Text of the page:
Psychology is a huge science area with many variations on approach. Over many years Psychologists such as Freud, Skinner, Rogers and Watson, just to name a few, have contributed, providing us with invaluable tools to evaluate and treat mental illness, understand and treat phobias and indeed provide us with a window into the unconscious mind.
In particular, two areas of study have intrigued me, so I believe it would be useful to compare and contrast these two very different approaches. Not only will I compare the methods of research used but also will note any similarities or differences they may have and indeed the strengths and weaknesses of each approach. My chosen approaches to evaluate are Behaviourist V Psychoanalytic.
In 1913 John Watson published ‘ Psychology as the behaviourist view it’, in it he outlined his new ideas. These ideas were considered ‘new’ because Watson disagreed with Freud’s view of human behaviour; he dismissed it as ‘ philosophical to the point of mysticism’ (Watson 1913, citied by Christopher D. Green, York University). Watson also dismissed heredity as an important factor in human behaviour shaping. Watson stated that ‘The traditional methods of animal psychology are indeed the true method of scientific psychology’. (Watson 1913, citied by Christopher D. Green, York University). In this article Watson said
‘ The time seems to have come when psychology must discard all reference to consciousness; when it need no longer delude itself into thinking that it is making mental states the object of observation ‘ (‘Psychology as the behaviourist views it’ John Watson, Psychological review, 1913}. By saying this Watson meant that Freud and other Psychoanalysts could not prove their theories and therefore were not scientific. Also they studied abnormal patients (mental patients) so therefore they could not have a true picture.
This publication did in fact establish ‘a new school of psychology, the School of Behaviourism’. The essential theories, which stand Watson out from the rest, are that he believed psychologists should look to the relationship between the environment and the behaviour, rather than the presumed contents of the consciousness. The principles that govern behaviour in animals and in humans are virtually identical.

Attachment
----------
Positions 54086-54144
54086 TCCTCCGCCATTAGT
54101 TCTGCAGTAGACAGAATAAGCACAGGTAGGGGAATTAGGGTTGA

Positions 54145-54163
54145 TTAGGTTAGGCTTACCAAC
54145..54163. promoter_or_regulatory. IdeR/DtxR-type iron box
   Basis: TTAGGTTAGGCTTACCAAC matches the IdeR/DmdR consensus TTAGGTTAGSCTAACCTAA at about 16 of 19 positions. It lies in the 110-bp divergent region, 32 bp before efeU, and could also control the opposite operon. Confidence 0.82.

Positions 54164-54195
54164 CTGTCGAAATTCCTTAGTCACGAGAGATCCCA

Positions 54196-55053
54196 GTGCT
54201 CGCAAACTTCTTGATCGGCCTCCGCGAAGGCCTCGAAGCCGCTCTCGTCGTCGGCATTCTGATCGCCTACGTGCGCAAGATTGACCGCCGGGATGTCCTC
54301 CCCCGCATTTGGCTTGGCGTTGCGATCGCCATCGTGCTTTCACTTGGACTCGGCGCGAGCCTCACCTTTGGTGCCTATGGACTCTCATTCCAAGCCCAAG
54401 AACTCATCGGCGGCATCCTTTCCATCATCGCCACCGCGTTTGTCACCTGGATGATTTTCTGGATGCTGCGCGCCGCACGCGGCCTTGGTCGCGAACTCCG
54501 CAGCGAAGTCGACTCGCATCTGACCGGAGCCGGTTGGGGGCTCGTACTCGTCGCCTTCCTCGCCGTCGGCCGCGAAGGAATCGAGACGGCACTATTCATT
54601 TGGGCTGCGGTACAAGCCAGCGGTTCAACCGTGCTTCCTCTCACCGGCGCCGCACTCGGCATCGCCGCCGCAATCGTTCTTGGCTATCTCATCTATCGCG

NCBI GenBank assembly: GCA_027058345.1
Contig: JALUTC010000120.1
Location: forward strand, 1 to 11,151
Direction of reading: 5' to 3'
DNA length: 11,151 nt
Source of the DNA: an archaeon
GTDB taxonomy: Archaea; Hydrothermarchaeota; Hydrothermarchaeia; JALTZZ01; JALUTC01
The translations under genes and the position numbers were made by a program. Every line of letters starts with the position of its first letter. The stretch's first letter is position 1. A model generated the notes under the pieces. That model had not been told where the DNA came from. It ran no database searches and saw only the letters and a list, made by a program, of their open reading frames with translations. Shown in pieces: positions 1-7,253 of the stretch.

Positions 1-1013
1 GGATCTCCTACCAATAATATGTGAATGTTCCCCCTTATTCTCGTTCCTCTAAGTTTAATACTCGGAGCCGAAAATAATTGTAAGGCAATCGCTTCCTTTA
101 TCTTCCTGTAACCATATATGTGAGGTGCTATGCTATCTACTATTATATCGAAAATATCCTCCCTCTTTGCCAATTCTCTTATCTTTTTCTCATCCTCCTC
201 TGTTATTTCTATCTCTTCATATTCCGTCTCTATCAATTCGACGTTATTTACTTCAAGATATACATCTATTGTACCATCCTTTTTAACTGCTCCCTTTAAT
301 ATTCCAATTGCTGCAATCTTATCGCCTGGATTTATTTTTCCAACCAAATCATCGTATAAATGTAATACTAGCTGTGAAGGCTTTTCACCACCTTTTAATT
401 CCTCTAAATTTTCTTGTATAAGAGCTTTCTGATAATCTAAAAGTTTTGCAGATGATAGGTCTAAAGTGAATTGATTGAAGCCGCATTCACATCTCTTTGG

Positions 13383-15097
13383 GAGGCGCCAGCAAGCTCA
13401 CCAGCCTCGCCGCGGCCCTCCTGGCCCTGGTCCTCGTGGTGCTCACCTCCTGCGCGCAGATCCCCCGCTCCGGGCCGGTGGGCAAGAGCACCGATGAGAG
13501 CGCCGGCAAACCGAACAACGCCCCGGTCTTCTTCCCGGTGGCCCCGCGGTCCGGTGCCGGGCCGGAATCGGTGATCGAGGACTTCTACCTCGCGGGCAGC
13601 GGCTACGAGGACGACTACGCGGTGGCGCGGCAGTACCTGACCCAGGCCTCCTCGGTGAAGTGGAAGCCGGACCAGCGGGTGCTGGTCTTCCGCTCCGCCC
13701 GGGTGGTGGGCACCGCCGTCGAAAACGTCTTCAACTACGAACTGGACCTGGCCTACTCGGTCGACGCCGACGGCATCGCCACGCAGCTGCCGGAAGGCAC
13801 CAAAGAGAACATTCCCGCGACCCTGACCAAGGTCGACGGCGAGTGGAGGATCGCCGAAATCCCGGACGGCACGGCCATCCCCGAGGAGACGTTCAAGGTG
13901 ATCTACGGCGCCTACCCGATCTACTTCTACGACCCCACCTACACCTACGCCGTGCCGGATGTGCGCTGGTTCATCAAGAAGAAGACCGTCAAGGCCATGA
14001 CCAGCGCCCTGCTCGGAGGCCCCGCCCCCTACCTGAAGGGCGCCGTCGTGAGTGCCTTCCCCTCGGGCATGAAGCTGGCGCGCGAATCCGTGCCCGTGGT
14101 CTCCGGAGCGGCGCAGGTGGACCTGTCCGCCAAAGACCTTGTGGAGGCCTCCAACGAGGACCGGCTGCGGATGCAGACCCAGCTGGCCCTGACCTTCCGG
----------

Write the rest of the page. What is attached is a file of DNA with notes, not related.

Watson’s aim was to predict and control behaviour. He was able to provide evidence to his theories unlike other unreliable and unverifiable conscious experience studies.
A behaviourist believes that the environment motivates behaviour and that a stimulus will create a response, therefore, ‘humans are merely passive respondents.’ This approach rejects the unconscious mind and believes that only behaviour that can be observed should be studied. There are three main areas of study Classical conditioning (Pavlov), Operant conditioning (Skinner) and Observational learning (Bandura). Classical conditioning uses a stimulus response, Pavlov when experimenting with the dog and salivation, conditioned the dog to know when a treat was inevitable by using a bell as the stimulus.
He proved that the dog would salivate at the mere thought of food and therefore his learning was by association. In the Skinner experiment he used positive and negative reinforcement as forms of rewards or punishments, this was called Operant conditioning. Finally when using Observational learning (Bandura 1960) its proven to be far more scientific using laboratory for studies and experiments. This seems to be a far more objective approach.
The behaviourist approach has a more scientific and objective view and provides a counter argument to the nature theory. By using a few basic principles, behaviourism can explain many characteristics in both human and animal behaviours and has many practical applications. However, on a more negative note it can be said that behaviourism rejects the conscious mental experiences and assumes that individuals are not responsible for their own actions. In addition it over simplifies the explanations for behaviour and experiences.
The psychoanalytic approach was started and mainly developed by Sigmund Freud. He became interested in hysteria and was convinced that unconscious mental causes were responsible for all disorders and even ‘normal’ personalities. Freud’s approach and theory were greatly influenced by the technology of the time (locomotives) along with the work of hypnotist Charcot. Whilst talking to Charcot, Freud realized how talking about traumatic experiences relieved the symptoms of hysteria. He also made a connection between the role of sex and hysterical behaviour. Freud saw sex as a potential cause of emotional stress. Another great influence was Breuer who pioneered cathartic therapy. This therapy was known as the ‘Talking cure’.